(835). When bruised in the gizzard, the food passes on into the proper stomach, which is generally a long intestiniform organ (fig. 159, d d), extending from the crop or gizzard to the point where the biliary vessels discharge themselves into the intestine. The size and shape of this organ will vary, of course, with the nature of the food. Thus, in the Butterfly, which scarcely eats at all, or sparingly sips the honey from the flowers, it is very minute (fig. 160, b); but in insects which live upon coarse and indigestible materials, it is proportionately elongated and capacious.

(836). The stomach generally ends in the small intestine (fig. 159, e; fig. 160, i); but this is occasionally entirely wanting, so that the stomach seems to terminate immediately in the colon or large intestine, which is the terminal portion of the alimentary canal: when much developed, the small intestine is sometimes divided by a constriction into two parts, to which the names of duodenum and ilium have been applied by entomological writers. The colon (fig. 159, f; fig. 160, k) is separated from the small intestine by a distinct valve; and in connexion with its commencement a wide blind sacculus or caecum is often met with.

Alimentary canal of a Butterfly: a a, proboscis; p, mouth; m m, pharynx.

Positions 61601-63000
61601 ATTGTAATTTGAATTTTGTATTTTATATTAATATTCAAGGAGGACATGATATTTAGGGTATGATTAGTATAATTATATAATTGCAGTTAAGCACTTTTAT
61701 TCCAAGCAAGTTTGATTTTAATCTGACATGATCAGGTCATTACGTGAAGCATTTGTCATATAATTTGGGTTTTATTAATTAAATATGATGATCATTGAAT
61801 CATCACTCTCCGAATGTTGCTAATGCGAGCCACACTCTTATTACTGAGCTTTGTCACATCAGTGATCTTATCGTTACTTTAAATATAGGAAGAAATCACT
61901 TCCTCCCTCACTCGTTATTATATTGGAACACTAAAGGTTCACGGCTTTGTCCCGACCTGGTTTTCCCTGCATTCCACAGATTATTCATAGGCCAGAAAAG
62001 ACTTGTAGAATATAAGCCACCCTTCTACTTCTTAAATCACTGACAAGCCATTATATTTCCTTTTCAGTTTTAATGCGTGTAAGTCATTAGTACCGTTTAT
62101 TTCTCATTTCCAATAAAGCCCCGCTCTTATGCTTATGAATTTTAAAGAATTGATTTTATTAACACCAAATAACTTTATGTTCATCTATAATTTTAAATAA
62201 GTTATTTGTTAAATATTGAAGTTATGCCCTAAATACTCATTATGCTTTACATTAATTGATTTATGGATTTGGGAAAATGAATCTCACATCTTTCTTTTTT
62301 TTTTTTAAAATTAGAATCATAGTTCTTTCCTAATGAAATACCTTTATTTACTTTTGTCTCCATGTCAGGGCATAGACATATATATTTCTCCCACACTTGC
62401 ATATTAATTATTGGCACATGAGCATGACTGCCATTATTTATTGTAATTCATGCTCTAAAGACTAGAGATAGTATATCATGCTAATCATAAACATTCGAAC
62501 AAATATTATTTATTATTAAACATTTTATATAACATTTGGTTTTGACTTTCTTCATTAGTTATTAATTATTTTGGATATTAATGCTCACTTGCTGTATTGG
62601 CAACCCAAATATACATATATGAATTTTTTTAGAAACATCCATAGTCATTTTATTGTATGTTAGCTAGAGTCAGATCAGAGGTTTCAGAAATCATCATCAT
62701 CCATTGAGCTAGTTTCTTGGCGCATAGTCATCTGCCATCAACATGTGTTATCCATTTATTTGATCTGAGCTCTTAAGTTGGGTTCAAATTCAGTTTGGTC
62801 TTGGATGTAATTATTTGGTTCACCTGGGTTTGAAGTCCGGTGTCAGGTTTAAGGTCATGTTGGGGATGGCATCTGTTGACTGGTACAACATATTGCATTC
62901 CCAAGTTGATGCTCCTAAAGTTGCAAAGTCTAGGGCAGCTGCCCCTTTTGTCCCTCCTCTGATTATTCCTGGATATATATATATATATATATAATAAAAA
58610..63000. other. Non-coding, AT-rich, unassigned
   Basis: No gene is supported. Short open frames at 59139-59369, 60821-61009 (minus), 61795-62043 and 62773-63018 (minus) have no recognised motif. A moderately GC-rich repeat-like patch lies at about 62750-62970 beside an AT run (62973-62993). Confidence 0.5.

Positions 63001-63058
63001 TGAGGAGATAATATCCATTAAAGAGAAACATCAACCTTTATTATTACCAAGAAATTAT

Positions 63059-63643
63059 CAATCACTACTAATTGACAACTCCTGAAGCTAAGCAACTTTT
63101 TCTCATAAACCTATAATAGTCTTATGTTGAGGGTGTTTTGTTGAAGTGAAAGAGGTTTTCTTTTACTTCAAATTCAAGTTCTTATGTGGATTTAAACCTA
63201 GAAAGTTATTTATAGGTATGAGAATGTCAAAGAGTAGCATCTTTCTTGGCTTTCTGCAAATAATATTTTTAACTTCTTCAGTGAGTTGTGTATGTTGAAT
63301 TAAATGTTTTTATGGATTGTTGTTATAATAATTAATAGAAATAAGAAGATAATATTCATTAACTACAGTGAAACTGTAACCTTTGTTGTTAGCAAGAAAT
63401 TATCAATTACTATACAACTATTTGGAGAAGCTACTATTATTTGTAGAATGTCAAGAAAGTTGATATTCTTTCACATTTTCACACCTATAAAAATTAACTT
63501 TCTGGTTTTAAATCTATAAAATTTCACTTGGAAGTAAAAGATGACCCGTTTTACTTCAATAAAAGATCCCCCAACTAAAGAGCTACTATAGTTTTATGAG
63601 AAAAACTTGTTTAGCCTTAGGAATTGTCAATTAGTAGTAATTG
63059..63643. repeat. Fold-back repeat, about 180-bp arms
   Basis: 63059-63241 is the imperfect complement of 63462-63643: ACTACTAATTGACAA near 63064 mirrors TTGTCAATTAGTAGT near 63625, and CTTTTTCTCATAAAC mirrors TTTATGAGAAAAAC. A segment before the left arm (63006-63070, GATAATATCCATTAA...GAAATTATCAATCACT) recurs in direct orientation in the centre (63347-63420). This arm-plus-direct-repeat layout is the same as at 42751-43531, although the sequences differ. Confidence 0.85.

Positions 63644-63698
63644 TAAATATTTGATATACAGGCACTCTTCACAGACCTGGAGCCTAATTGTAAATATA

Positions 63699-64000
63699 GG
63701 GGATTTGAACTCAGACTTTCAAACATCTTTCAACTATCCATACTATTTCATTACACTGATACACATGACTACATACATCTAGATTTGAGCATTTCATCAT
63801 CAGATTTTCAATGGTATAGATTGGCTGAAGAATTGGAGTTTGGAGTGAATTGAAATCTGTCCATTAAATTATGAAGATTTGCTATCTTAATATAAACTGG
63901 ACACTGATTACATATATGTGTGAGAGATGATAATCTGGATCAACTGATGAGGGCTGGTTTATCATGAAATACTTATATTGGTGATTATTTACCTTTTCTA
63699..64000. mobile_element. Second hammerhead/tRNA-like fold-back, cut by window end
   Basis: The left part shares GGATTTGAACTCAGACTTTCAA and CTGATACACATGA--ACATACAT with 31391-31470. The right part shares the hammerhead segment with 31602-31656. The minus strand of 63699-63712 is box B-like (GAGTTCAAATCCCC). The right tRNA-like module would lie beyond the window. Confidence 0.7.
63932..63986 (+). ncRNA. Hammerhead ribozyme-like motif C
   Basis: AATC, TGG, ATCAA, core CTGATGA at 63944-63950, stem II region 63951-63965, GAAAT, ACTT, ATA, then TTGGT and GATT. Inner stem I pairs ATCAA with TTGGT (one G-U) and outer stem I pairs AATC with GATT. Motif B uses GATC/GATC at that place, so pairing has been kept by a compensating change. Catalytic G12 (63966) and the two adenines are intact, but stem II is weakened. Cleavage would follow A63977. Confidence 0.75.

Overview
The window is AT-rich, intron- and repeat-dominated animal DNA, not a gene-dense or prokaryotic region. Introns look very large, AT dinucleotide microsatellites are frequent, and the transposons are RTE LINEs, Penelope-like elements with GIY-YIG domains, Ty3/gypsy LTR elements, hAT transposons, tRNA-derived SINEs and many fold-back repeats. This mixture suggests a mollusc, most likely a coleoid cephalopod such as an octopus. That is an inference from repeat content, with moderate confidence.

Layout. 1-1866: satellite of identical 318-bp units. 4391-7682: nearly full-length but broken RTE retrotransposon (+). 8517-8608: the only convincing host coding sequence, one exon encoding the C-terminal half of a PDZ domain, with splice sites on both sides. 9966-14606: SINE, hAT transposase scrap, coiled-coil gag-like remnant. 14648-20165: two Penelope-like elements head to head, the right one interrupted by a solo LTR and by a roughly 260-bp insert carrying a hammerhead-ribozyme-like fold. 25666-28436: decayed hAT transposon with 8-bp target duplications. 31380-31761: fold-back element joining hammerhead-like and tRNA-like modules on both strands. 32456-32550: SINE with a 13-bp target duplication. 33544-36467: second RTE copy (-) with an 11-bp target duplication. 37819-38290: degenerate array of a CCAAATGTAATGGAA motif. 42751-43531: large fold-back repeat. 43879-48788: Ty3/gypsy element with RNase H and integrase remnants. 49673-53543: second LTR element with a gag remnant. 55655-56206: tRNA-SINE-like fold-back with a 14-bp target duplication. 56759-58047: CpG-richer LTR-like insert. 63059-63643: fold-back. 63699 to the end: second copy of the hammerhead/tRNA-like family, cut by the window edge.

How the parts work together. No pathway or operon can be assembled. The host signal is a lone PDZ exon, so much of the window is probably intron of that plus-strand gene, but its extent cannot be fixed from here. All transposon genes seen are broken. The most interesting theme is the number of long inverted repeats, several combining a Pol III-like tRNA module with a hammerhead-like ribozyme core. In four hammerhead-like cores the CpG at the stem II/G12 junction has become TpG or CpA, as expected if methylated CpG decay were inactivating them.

Fig. 160. Alimentary canal of a Butterfly: a a, proboscis; p, mouth; m m, pharynx; sp, s p, salivary glands; o, oesophagus; v v, crop, communicating by a canal (c,f) with the stomach proper (b, z); i, small intestine; k, large intestine; g g g, hepatic vessels; h, n, their terminations in the vicinity of the pylorus.

(837). We may now notice the secerning organs that pour fluids into different parts of the digestive apparatus, beginning with those which open into the oesophagus in the vicinity of the mouth, and examining them in the order of their occurrence as we proceed backwards.

(838). The first are the salivary vessels, which terminate in the neighbourhood of the mouth itself, into which they seem to pour a secretion analogous to saliva. These glands are principally met with in suctorial insects, but not unfrequently among the mandibulate orders. Their form varies; but they are generally simple slender tubes, that float loosely among the juices of the body, from which they separate the salivary fluid. There are, for the most part, only two of these organs (fig. 160, s s); but in fleas (Puleoc) and bugs (Cimex) there are four, and in a water-bug (Nepa) there are six such vessels, all of which open into the cavity of the mouth. The fluid supplied by the salivary glands is usually merely intended to facilitate deglutition; but there are cases in which the saliva is excessively acrid and irritating, acting as a kind of poison when infused into a puncture made by the mouth: this is especially remarkable in many bugs and gnats, and is the chief cause of the pain and inflammation frequently occasioned by their bite.